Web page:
In it he crafts a mysterious and magical world called Narnia that four young British children stumble into, through the back of an old wardrobe in a country house they are evacuated to during the second World War in London, in the first book titled ‘The Lion, The Witch and the Wardrobe’.
Much like Pilgrim’s progress, written by John Bunyan in 1678, ‘The Lion, The Witch and the Wardrobe’ [and the subsequent books in the seven book series] was a Christian allegory sharing principles and truths of the Christian faith, through the telling of a captivating story.
Aslan is the name of the lion character that is introduced and it becomes clear that he represents Jesus in the way that He speaks and loves and lives [and dies, and comes back!]. He often represents a side of Jesus that we too often like to shy away from [especially in these emergent, post-modern times where we don’t ever want to feel bad or obligated or the need to repent for anything].
Two statements from ‘The Lion, The Witch and the Wardrobe’ illustrate this well:
“Safe?” said Mr. Beaver; “don’t you hear what Mrs. Beaver tells you? Who said anything about safe? ‘Course he isn’t safe. But he’s good. He’s the King, I tell you.”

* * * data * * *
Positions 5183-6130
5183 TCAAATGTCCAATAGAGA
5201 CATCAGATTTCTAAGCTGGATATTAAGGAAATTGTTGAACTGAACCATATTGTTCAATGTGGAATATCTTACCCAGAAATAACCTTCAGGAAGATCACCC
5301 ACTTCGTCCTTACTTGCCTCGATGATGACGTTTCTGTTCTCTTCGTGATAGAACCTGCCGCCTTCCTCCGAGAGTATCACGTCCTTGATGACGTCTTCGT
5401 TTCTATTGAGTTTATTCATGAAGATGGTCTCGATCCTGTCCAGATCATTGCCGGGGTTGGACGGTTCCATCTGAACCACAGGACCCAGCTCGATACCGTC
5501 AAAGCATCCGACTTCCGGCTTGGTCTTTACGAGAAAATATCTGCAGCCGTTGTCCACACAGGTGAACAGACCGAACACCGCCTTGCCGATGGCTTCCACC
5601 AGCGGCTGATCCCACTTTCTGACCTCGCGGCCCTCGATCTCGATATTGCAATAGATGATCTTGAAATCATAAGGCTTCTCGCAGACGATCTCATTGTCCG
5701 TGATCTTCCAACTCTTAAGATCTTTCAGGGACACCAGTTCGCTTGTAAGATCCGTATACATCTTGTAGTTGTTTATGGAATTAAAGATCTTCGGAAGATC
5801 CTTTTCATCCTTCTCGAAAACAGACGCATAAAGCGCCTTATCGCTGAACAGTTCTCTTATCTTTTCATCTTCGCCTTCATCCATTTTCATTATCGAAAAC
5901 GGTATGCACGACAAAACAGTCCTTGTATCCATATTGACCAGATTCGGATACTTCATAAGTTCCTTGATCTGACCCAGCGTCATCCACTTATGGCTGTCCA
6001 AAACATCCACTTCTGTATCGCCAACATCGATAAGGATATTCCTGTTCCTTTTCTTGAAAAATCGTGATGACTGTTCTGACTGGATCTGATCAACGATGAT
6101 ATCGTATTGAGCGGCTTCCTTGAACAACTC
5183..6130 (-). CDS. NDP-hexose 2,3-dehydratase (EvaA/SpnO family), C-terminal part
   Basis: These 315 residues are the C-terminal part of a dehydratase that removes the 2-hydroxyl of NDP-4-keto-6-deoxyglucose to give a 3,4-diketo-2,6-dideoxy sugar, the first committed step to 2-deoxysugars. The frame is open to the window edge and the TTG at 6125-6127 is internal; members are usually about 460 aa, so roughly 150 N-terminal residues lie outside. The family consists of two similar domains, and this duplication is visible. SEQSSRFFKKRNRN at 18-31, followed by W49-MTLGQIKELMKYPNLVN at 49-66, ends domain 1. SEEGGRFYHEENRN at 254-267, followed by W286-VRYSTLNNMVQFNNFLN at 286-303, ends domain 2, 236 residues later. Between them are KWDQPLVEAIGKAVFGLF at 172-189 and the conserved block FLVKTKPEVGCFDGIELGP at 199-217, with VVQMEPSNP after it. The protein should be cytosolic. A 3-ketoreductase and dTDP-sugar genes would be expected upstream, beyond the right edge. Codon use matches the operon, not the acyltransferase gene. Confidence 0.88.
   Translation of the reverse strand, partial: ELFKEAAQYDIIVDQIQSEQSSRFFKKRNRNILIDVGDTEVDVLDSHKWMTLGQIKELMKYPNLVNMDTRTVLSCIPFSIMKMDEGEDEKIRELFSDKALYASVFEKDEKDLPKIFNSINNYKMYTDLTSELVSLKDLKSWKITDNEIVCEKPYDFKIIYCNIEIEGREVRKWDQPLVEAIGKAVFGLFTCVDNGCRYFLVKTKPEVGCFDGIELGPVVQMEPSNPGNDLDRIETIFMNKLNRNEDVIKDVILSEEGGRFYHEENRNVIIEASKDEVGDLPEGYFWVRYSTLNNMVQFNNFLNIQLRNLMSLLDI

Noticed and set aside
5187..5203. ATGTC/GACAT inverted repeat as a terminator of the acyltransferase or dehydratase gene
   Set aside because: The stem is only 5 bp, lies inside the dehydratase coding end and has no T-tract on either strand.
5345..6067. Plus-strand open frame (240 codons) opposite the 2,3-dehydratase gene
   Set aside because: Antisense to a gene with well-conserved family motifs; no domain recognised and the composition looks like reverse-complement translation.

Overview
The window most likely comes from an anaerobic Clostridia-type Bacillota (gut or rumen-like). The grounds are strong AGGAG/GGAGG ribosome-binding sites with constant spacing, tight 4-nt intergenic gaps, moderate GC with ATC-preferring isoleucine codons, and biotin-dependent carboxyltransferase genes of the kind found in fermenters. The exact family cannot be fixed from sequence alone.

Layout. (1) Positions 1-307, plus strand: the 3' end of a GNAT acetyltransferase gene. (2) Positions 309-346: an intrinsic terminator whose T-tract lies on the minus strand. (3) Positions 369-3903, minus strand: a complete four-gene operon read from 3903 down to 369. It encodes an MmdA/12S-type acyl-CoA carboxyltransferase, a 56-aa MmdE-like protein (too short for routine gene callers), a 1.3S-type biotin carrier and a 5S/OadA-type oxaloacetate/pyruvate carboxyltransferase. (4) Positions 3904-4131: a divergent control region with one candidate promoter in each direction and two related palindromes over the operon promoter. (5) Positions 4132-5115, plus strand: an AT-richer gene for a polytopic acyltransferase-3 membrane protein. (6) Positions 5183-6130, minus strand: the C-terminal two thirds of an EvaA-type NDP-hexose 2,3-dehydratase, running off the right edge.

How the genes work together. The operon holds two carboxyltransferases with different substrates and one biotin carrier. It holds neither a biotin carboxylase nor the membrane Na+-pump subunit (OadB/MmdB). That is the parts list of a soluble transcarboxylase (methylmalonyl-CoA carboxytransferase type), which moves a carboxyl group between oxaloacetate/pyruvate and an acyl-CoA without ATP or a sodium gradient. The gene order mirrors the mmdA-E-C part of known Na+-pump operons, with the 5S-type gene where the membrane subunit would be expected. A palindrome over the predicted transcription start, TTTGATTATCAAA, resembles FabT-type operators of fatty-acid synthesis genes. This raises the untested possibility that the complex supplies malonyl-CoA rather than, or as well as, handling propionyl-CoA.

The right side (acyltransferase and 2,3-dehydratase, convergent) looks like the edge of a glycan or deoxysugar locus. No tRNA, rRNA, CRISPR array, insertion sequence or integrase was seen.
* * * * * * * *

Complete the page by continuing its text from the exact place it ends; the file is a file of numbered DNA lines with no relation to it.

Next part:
The idea of Jesus not being safe, but still being good. With statements like ‘If you want to follow Me, deny yourself, take up your cross and follow Me,’ is not a very safe statement. But it is good.
And the second one:
“He’ll be coming and going” he had said. “One day you’ll see him and another you won’t. He doesn’t like being tied down–and of course he has other countries to attend to. It’s quite all right. He’ll often drop in. Only you mustn’t press him. He’s wild, you know. Not like a tame lion.”
We tend to like the idea of a tame Jesus, that we can control. So the idea and practice of ‘this far and no further’. We like to be able to set the boundaries and draw the lines of commitment when Jesus has already invited us to a ‘life to the full’ but one that requires complete absolute commitment.
So I wanted to run a series [and maybe I will get some help from some friends] on some of the aspects of Jesus that are maybe easier to overlook or play down. The times when Jesus came across a little more like a lion than a lamb. This is an essential part of His character and should not be missed.
Join me on this journey as we take a bit of a deeper look at Aslan Jesus:
“I have come,” said a deep voice behind them. They turned and saw the Lion himself, so bright and real and strong that everything else began at once to look pale and shadowy compared with him.” [C.S. Lewis ‘The Silver Chair’]
[disclaimer: sadly Aslan is the one character I felt the movies got wrong. He needed a James Earl Jones Mufasa type voice of authority and they gave him a friendly Uncle Liam Neeson and so he, in my opinion, came across as rather a tame lion, which was an immense pity, as the rest of the movie was pretty good]